According to the authors of model (2) [35], the value of parameter a expresses the load extenuating rate of the material. The value m , which defines parameter b , is the steady-state creep exponent. Parameter q is the straightforward stress amplitude ( σ 0 ), which results from the greatest force value recorded in the experiment. The analysis of the included figures allows drawing a conclusion that the parameter a and q values decline with the temperature increase, while the value of parameter b increases. This is the effect of the previously described change of composite matrix material property, which is the result of internal friction change. The impact of magnetic field expressed through magnetic induction ( B ) results in the increase of parameter b and q values. This results from the internal structure of magnetorheological elastomer, and thus from the mutual influence of the magnetic field and the ferromagnetic particles of which the said composite consists.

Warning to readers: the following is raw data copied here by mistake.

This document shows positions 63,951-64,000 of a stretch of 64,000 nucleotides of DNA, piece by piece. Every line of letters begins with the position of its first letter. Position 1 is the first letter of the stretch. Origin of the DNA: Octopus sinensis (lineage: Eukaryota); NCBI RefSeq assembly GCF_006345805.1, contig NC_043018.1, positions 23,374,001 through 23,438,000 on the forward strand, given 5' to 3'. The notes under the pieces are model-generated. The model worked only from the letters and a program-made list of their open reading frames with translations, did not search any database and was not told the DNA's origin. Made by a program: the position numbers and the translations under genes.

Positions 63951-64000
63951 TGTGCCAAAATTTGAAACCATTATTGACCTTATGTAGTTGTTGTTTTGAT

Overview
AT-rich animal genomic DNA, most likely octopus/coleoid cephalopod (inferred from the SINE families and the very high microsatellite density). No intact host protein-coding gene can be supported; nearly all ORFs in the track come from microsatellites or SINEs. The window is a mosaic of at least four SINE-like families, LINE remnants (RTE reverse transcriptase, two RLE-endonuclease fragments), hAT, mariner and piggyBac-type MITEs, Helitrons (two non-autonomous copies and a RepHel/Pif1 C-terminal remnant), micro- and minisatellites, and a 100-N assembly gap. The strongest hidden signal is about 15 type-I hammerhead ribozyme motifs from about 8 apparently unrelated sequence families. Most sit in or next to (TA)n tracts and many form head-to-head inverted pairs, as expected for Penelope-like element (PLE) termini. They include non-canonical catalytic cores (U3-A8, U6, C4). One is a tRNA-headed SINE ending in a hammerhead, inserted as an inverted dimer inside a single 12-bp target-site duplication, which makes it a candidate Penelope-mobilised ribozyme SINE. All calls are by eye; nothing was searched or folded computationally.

The tests of magnetorheological elastomer properties in the range between 25 °C and 40 °C allow drawing conclusions similar to those drawn during tests of these materials by the Wan et al. team, in 2018, that elastomers in this temperature range are characterized by a significant loss of mechanical properties, along with temperature increase [22].

4. Conclusions